American cities contain about 3.8 billion trees with a structural asset value of about $2.4 trillion. Our nation’s urban forests sequester 22.8 million tC/year valued at about $460 million—about the equivalent of emissions from 20 million cars.
That’s just the beginning of the good things city trees do. Washington D.C.’s trees are estimated to save the city $4.7 billion in stormwater construction costs every 20 years. The city of Frederick, Maryland saves about $1 million a year because of the cooling benefits of trees.
Many states will be doubling their urban land area between now and 2050, when urban land area is estimated to cover 238 million sq. mi. (152.3 million acres), up from an estimated 108 sq. mi. (69.1 million acres) in 2010.
Ensuring that the nation’s urban forests keep delivering benefits is partially the job of the established by the 1990 Farm Bill to develop a common vision for the foundation of urban forestry policy. NUCFAC recently released their Ten-Year Urban Forestry Action Plan: 2016-2026. Plan goals include:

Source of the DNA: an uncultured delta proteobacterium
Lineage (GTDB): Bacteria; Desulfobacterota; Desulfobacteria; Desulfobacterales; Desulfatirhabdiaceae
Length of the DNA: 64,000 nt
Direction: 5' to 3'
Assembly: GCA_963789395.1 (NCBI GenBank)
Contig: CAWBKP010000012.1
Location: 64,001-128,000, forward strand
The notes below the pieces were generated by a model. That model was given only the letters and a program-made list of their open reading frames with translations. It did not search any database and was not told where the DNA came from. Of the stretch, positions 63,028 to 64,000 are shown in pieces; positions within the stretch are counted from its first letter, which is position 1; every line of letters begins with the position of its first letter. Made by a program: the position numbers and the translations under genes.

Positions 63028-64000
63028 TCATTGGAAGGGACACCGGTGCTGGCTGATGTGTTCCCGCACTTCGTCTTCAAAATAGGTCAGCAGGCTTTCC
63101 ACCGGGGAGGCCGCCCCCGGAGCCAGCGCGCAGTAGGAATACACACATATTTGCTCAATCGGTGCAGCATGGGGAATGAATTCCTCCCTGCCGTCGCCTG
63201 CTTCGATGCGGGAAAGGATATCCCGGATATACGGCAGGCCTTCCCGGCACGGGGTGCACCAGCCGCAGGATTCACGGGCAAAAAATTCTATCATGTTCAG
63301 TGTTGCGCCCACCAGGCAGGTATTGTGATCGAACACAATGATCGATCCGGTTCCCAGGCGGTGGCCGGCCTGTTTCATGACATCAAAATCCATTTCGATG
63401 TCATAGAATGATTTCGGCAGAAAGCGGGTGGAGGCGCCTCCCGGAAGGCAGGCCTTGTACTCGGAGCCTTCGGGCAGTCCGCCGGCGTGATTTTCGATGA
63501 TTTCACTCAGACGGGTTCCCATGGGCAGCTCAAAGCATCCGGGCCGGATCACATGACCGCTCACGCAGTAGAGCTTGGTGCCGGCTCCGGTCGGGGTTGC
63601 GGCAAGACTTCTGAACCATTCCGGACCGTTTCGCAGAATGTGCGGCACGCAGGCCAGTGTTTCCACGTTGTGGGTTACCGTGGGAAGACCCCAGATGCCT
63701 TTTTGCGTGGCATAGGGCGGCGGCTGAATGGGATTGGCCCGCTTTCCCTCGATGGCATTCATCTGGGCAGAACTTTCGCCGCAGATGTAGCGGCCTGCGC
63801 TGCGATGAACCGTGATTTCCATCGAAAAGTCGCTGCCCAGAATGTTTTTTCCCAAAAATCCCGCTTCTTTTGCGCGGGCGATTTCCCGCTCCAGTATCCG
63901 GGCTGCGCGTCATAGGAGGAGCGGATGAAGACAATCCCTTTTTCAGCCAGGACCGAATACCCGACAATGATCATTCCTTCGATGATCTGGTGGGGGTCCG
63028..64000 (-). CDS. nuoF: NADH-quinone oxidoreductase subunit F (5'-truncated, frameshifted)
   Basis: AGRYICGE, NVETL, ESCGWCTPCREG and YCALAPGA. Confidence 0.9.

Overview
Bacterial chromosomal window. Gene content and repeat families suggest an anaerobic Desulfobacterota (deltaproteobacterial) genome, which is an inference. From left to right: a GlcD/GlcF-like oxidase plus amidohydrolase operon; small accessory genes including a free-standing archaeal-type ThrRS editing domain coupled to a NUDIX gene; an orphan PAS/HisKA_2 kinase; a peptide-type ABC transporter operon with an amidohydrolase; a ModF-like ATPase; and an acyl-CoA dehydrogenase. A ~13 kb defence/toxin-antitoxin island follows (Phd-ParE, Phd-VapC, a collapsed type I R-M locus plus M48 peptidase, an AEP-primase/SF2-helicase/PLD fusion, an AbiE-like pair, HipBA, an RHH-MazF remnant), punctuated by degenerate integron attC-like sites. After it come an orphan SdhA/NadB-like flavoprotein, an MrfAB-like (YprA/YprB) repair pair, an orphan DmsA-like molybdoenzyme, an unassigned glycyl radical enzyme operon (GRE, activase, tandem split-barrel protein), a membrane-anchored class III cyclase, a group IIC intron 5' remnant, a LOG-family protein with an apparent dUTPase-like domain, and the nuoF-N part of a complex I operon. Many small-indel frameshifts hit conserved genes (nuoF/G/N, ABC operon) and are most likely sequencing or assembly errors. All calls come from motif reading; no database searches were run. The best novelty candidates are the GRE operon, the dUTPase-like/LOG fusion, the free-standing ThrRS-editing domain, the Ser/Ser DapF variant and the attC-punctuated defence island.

- Integrate urban and community forestry into all scales of planning;
- Promote the role of urban and community forestry in human health and wellness;
- Cultivate diversity, equity and leadership within the urban forestry community;
- Strengthen urban and community forest health and biodiversity for long-term resilience;
- Improve urban and community forest management, maintenance and stewardship;
- Diversify, leverage and increase funding for urban and community forestry; and
- Increase public awareness and environmental education to promote stewardship.
The Ten-Year Assessment of Programs, Activities, Tools and Resources is a comprehensive list of urban forestry programs and ecosystems services resources nationwide.
For readers putting together white papers or making grant applications, the action plan contains citable recommendations that have been developed through a broad stakeholder process.